It was a dramatic SOS from the Diamond Princess, the cruise ship quarantined in Yokohama Port after an outbreak of the 2019 novel coronavirus, dubbed COVID-19. “We are very scared. Please save us from this quagmire,” pleaded Binay Kumar Sarkar in a Facebook video posted on February 10. Along with him were fellow Indians wearing face masks.
Sarkar was the first crew member on the Diamond Princess to publicly draw attention to one of the major flaws in the ship’s quarantine process: passengers were isolated in their cabins but the crew was not. As cases ticked up, he grew concerned that the crew might be inadvertently contributing to the spread of the virus on the ship, which by then had the biggest cluster of COVID-19 cases outside China.
A native of Kanki in West Bengal, Sarkar prepares meals and washes dishes onboard the Diamond Princess. He first sounded the alarm on February 6. “We all eat together in the mess,” he said filming the video from his room. “If one man gets the virus, he takes the plate (to one of the passengers). … If that plate is not washed properly and I take the plate, the virus comes to me also.” Epidemiologists may not agree with the plate analogy but Sarkar’s broader point about person-to person transmission is valid.
Hlwww….. Frndzz…. My name is Binay Kumar Sarkar…. Aj mai Ek vdo bana raha hu Dimond princess cruise se… Mai apni savi members ki taraf se batana chahata hu kya.. hamara crush hai woo bohot Dangerous situation mai hai…. effected from corona virus…. 20 additional people have tested positive for Coronavirus…. So I kindly request Indian government to look for it and help us…… So i want to tell you that ke Yea virus spread honese pehele hum logomese jo effected nehi hai unevi kisi save zone mei le jane ka request karta hu…….. Plzzzz share this VIDEO……. So that my Vdo can reach to the Government…..
Posted by Binay Kumar Sarkar on Thursday, 6 February 2020
Watching ambulances take infected patients off the ship daily added to his sense of urgency: “I need to speak out because I don’t know if I will be alive tomorrow.” In another video, he begged for help in Bengali, saying, “Please isolate us.” The crew had not been tested for the virus, he said, adding that Japan should “get help” if they did not have the capacity to test everyone on board.
The crew’s predicament was highlighted by a reporter from the New York Times who interviewed Sarkar. The fact that the staff ate buffet-style meals and shared bathrooms while passengers were served croissants and smoked salmon in their private cabins underscored the inequities onboard the ship. Indeed, the plight of the ship’s 1,045 crew members became a trending story worldwide.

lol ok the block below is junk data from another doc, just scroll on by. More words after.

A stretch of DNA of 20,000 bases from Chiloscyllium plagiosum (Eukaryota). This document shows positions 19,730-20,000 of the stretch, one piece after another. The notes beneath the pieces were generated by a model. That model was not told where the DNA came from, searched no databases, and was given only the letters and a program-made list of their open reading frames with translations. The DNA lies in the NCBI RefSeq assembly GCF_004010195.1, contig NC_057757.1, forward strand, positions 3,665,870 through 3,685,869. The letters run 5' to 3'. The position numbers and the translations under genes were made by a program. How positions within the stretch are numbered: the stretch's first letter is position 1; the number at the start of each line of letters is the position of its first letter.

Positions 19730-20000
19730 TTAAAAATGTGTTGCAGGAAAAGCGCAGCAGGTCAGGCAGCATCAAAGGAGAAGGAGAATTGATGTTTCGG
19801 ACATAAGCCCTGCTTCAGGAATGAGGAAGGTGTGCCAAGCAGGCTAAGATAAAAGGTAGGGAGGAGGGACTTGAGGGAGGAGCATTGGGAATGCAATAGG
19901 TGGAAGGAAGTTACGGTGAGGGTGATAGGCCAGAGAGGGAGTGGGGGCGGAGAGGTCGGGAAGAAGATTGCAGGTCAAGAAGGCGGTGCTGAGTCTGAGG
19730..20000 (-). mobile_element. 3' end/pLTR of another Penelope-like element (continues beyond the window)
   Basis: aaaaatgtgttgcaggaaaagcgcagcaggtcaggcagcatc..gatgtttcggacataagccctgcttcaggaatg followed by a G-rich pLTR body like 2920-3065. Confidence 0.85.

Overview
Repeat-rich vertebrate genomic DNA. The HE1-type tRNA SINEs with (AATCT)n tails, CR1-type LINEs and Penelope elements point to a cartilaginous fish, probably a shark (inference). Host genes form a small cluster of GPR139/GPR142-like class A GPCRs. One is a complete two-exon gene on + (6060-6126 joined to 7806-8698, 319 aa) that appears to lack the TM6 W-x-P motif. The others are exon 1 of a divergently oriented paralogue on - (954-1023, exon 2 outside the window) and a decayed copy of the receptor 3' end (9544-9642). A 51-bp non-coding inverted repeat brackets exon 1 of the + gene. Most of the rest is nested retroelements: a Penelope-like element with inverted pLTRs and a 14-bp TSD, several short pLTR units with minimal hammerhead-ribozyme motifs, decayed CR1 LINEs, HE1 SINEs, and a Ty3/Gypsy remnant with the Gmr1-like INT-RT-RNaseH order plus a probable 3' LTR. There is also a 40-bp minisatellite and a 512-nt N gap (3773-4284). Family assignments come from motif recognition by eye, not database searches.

“We are trying to treat all the people equally,” said Japan’s vice-minister of health, Gaku Hashimoto, although he conceded that crew members did not have private rooms like the passengers and conditions on board the ship were “not all equal”. Eric Rubin, chair of immunology and infectious diseases at Harvard’s T.H Chan School of Public Health, told CNN, “A lot of thought went into what to do with the passengers” but the lack of a quarantine plan for the crew was putting the entire ship at risk.
Once Sarkar came forward, other Indian crew members spoke out as well. Sonali Thakkar, a member of the security team, pointed out the potential for infection during mealtimes. “We all remove our masks and gloves when we are eating and we are all sitting in the same place,” she told CNN. Thakkar, who hails from Mumbai, was quarantined in her room after she came down with fever and chills but had not been tested for the virus. “We want to move to a safer environment,” she told NDTV. Anbazhagan, a crew member from Tamil Nadu, had made a similar request through a WhatsApp video. Some 13% of the ship’s crew are from India and thus far, six have tested positive for the virus.
Sarkar and Thakkar’s videos were broadcast by media outlets back home, and India’s foreign minister S. Jaishankar tweeted a message of support. However, Union health minister Harsh Vardhan seemed more realistic: “We are … in touch with Japan but we cannot force them to send our people from there,” he told Republic World. The crew of the Diamond Princess however continues to hope the Government of India will take concrete action before it is “too late”.
Meanwhile, passengers on board the ship have been expressing their gratitude to the staff. Clare Hedger put a note outside her door that read, “Thank you to all you AMAZING CREW!! WE are SO SO grateful.” Novelist Gay Courter told the New York Post, “the real hero for me on the ship is the pastry chef.”
Princess Cruises announced it would give the crew two months of paid leave after the quarantine. But since the crew had not been isolated, they would face a “more formal quarantine” after the passengers disembarked. “I know this is disappointing news,” said Jan Swartz, president of Princess Cruises. Swartz said the crew were not isolated initially because passengers were seen as higher risk due to their age and health. The rate of transmission among passengers was also higher.
The saga of the Diamond Princess is still playing out but one thing is clear: a 31-year-old hailing from a small village in West Bengal provided early warning on a major COVID-19 outbreak. By speaking out, he and fellow Indian crew members gave doctors, public health officials and epidemiologists a window into an unfolding global health crisis.
In his latest Facebook post, Sarkar says he is determined to stay cheerful in the face of adversity. To prove it, he bursts into a Hindi love song.